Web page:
America is divided. Acts of hate have proliferated in this country ever since the November 2016 presidential election. In the month after the election, there were more than 1,000 hate incidents recorded. That's 10 times the number in an average month. The world of sports has not been immune. According to the Institute for Diversity and Ethics in Sport (TIDES), at the University of Central Florida, between Sept. 1 and Oct. 15 of 2017, racism in sports was reported 76 times, when the average is 10 incidents per month. If 2017 ends with an overall increase in hate crimes, and it is on a path to do so, it would be the third-consecutive annual rise in these acts. This is something America has not seen since 2004, according to Brian Levin, the director of the Center for the Study of Hate and Extremism at California State University, San Bernardino.
In such times, I call on our education leaders to rise to the occasion, and I also believe that sports can play a role in healing this kind of national discord. However, this is difficult to achieve when leadership roles on campuses across the country, including those in athletics, are overwhelmingly held by people of the same race and gender.
The key leadership positions at the major schools that play football at the FBS level and conferences remained overwhelmingly white and male, according to a new study released by TIDES. When the makeup of decision makers at our universities does not reflect that of our country, it is difficult to communicate a vision that resonates with the entire population. We started doing this study because the Racial and Gender Report Cards (RGRCs) we publish showed that colleges were the worst employers for people of color and women in their respective athletic departments. We wanted to see who the key people making the hiring decisions were by identifying the presidents, athletic directors and faculty athletic representatives.
According to the 2017-18 report from TIDES, women and people of color in leadership positions on the 130 FBS campuses remain highly underrepresented, with little action being taken to address this fact. For example, 89.2 percent of presidents were white, 83.1 percent of athletic directors were white, 87.4 percent of faculty athletic representatives were white and 100 percent of conference commissioners were white. In those positions, 72.3, 77.7, 59.3 and 90 percent were white men, respectively.
Rev. Jesse L. Jackson, founder and president of the Rainbow Push Coalition, shared, "With the enormous number of people of color represented on the field, there must be a concerted effort to provide more diversity in leadership off the field."
For the first time in the history of this report, TIDES has used its RGRC grading system to assess the hiring practices of campus and athletic department leadership of FBS schools. Overall, the grade for racial hiring practices in FBS leadership was a D+, and the grade for gender was an F. I felt it was necessary to assign a grade to the report this year because it helps demonstrate the gravity of the situation and the sheer lack of representation of women and people of color within the leadership at FBS institutions. A student with these grades in any of these institutions of higher education would either be expelled or put on probation with this record.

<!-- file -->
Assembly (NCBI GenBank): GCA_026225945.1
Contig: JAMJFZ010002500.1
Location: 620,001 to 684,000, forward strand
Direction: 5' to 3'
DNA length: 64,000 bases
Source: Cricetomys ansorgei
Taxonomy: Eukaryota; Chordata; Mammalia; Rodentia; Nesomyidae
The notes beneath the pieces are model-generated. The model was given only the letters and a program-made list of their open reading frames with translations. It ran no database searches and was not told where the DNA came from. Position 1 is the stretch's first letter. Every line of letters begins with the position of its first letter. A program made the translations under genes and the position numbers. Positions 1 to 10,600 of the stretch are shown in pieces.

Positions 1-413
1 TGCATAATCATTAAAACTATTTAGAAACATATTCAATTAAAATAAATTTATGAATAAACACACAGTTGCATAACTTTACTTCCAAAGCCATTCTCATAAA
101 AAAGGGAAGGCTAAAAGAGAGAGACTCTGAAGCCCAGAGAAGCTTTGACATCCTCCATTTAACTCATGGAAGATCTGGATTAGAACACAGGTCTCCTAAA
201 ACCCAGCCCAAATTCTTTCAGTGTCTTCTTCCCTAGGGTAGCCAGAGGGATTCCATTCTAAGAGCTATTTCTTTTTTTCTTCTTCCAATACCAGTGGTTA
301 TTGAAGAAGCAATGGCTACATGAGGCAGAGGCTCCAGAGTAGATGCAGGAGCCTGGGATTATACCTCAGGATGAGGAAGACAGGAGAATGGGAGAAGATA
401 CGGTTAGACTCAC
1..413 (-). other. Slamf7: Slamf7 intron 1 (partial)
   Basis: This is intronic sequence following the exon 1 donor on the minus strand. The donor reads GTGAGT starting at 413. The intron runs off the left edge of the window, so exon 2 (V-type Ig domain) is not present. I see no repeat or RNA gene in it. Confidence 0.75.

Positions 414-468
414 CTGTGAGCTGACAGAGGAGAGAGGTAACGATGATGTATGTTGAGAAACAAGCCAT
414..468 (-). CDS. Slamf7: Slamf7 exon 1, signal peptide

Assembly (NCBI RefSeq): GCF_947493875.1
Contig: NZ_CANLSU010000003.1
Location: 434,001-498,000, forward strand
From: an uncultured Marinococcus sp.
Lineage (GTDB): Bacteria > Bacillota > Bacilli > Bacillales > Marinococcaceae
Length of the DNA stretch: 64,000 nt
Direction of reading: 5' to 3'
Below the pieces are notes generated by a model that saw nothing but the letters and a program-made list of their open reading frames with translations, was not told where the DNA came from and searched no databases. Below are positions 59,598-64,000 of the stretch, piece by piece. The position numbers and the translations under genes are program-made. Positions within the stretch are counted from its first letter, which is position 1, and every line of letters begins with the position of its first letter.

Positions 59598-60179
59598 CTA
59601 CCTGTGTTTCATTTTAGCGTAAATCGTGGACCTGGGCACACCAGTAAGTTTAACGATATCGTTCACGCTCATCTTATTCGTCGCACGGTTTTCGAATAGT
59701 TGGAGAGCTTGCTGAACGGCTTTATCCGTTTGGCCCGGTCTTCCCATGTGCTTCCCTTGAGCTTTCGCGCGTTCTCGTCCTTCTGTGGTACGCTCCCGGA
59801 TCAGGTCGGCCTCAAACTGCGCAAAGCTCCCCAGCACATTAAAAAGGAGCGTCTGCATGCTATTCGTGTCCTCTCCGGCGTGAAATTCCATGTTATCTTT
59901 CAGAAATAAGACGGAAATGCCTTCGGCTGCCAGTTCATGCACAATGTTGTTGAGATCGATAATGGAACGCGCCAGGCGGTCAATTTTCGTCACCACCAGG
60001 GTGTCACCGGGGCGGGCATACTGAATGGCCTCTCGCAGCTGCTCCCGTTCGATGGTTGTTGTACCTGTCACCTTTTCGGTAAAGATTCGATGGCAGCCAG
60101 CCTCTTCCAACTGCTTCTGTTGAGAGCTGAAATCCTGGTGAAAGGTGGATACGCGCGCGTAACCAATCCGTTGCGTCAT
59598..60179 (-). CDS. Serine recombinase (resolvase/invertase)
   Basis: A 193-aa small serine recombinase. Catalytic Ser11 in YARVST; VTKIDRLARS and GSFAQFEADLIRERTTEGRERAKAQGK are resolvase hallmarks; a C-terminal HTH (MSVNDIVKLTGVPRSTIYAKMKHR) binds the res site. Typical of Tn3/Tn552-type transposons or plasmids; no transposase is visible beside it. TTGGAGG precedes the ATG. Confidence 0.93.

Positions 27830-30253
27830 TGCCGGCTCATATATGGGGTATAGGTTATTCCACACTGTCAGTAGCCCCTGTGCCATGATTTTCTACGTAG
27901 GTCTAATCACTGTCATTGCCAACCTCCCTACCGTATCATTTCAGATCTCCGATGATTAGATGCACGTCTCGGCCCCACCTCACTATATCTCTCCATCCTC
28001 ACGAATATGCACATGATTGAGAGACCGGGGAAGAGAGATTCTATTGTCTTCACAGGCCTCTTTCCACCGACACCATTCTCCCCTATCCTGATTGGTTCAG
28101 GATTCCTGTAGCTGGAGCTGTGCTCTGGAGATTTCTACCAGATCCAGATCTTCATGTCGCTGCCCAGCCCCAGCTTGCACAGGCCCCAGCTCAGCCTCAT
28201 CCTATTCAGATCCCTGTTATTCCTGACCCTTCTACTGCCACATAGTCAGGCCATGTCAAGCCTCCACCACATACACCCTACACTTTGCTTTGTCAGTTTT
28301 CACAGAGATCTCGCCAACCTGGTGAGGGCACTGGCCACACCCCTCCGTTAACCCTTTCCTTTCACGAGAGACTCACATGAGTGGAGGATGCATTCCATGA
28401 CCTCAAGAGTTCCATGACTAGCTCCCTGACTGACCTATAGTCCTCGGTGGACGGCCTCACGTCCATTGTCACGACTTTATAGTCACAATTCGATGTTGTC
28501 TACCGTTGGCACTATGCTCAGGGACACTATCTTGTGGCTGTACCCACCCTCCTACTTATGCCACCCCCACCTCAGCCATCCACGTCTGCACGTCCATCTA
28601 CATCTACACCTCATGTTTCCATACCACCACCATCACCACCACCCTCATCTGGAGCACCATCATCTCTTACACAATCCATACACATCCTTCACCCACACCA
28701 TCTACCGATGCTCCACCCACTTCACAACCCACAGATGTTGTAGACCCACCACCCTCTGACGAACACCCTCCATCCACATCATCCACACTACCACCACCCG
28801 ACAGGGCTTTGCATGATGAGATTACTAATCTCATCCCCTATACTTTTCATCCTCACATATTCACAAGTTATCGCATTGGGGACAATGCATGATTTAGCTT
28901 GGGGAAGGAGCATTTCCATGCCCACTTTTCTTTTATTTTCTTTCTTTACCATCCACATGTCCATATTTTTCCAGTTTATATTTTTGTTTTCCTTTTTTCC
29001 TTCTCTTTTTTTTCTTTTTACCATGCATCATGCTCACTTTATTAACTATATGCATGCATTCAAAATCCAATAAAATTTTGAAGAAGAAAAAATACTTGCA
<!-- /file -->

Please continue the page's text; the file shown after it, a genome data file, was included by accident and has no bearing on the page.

To further highlight the report's findings, hiring for campus presidents received an F in both race and gender, hiring for athletic directors received a B- in race and an F in gender, and the appointment practices of faculty athletics representatives at FBS schoolsreceived a D+ and a C in race and gender, respectively. Overall, the report showed very modest increases in the representation of women and people of color compared to the 2016-17 results.
Arne Duncan, former U.S. Secretary of Education, said "The TIDES study shows an appalling lack of diversity in the FBS's marquee sport of football and a dearth of institutional commitment to diversity. Close to 60 percent of FBS football players are African-American, but just 11 percent of the FBS's 130 head football coaches and 34 percent of assistant football coaches are African-American men."
Based on these findings, it is clear that women and people of color face massively unfavorable odds when seeking leadership positions in college sports. However, I would like to highlight two signs of hope that are outlined in the data collection for this year's RGRC. To start, the University of Nevada, Las Vegas, hired Desiree Reed-Francois as the first Latina in history to lead an FBS athletics department when she was chosen to succeed interim AD Tina Kunzer-Murphy on June 1, 2017. Also, just four months later, Carla Williams became the first African-American woman to lead an FBS athletics department when she was selected to succeed Craig Littlepage as the University of Virginia's AD.